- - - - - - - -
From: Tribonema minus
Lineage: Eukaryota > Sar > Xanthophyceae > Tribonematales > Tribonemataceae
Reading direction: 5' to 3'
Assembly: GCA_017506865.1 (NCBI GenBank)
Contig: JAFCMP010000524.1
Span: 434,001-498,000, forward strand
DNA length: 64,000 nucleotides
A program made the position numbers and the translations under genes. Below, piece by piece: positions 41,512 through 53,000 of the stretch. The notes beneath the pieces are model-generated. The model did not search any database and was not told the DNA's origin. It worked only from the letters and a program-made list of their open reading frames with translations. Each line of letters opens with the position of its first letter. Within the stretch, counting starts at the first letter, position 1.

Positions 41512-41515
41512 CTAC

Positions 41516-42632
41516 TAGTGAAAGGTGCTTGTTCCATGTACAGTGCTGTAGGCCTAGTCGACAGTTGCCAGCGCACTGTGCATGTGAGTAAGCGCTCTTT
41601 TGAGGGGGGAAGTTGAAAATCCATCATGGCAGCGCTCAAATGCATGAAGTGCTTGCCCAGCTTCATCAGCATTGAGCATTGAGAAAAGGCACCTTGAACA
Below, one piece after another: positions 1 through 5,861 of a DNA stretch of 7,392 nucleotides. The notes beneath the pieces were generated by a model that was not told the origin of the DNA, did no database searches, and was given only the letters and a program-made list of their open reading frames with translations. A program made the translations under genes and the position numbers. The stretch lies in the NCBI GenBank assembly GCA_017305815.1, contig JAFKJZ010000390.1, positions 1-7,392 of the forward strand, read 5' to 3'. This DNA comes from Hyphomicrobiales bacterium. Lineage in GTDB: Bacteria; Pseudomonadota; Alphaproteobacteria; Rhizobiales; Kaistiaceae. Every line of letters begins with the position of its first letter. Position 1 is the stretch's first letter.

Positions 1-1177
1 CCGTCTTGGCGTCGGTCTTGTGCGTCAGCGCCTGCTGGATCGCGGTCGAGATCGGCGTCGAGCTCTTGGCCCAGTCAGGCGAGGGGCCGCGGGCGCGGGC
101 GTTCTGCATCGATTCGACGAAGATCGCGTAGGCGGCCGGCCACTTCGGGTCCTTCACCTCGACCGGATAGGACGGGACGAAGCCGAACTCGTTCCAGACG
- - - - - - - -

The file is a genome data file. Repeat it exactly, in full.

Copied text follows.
From: Tribonema minus
Lineage: Eukaryota > Sar > Xanthophyceae > Tribonematales > Tribonemataceae
Reading direction: 5' to 3'
Assembly: GCA_017506865.1 (NCBI GenBank)
Contig: JAFCMP010000524.1
Span: 434,001-498,000, forward strand
DNA length: 64,000 nucleotides
A program made the position numbers and the translations under genes. Below, piece by piece: positions 41,512 through 53,000 of the stretch. The notes beneath the pieces are model-generated. The model did not search any database and was not told the DNA's origin. It worked only from the letters and a program-made list of their open reading frames with translations. Each line of letters opens with the position of its first letter. Within the stretch, counting starts at the first letter, position 1.

Positions 41512-41515
41512 CTAC

Positions 41516-42632
41516 TAGTGAAAGGTGCTTGTTCCATGTACAGTGCTGTAGGCCTAGTCGACAGTTGCCAGCGCACTGTGCATGTGAGTAAGCGCTCTTT
41601 TGAGGGGGGAAGTTGAAAATCCATCATGGCAGCGCTCAAATGCATGAAGTGCTTGCCCAGCTTCATCAGCATTGAGCATTGAGAAAAGGCACCTTGAACA
Below, one piece after another: positions 1 through 5,861 of a DNA stretch of 7,392 nucleotides. The notes beneath the pieces were generated by a model that was not told the origin of the DNA, did no database searches, and was given only the letters and a program-made list of their open reading frames with translations. A program made the translations under genes and the position numbers. The stretch lies in the NCBI GenBank assembly GCA_017305815.1, contig JAFKJZ010000390.1, positions 1-7,392 of the forward strand, read 5' to 3'. This DNA comes from Hyphomicrobiales bacterium. Lineage in GTDB: Bacteria; Pseudomonadota; Alphaproteobacteria; Rhizobiales; Kaistiaceae. Every line of letters begins with the position of its first letter. Position 1 is the stretch's first letter.

Positions 1-1177
1 CCGTCTTGGCGTCGGTCTTGTGCGTCAGCGCCTGCTGGATCGCGGTCGAGATCGGCGTCGAGCTCTTGGCCCAGTCAGGCGAGGGGCCGCGGGCGCGGGC
101 GTTCTGCATCGATTCGACGAAGATCGCGTAGGCGGCCGGCCACTTCGGGTCCTTCACCTCGACCGGATAGGACGGGACGAAGCCGAACTCGTTCCAGACG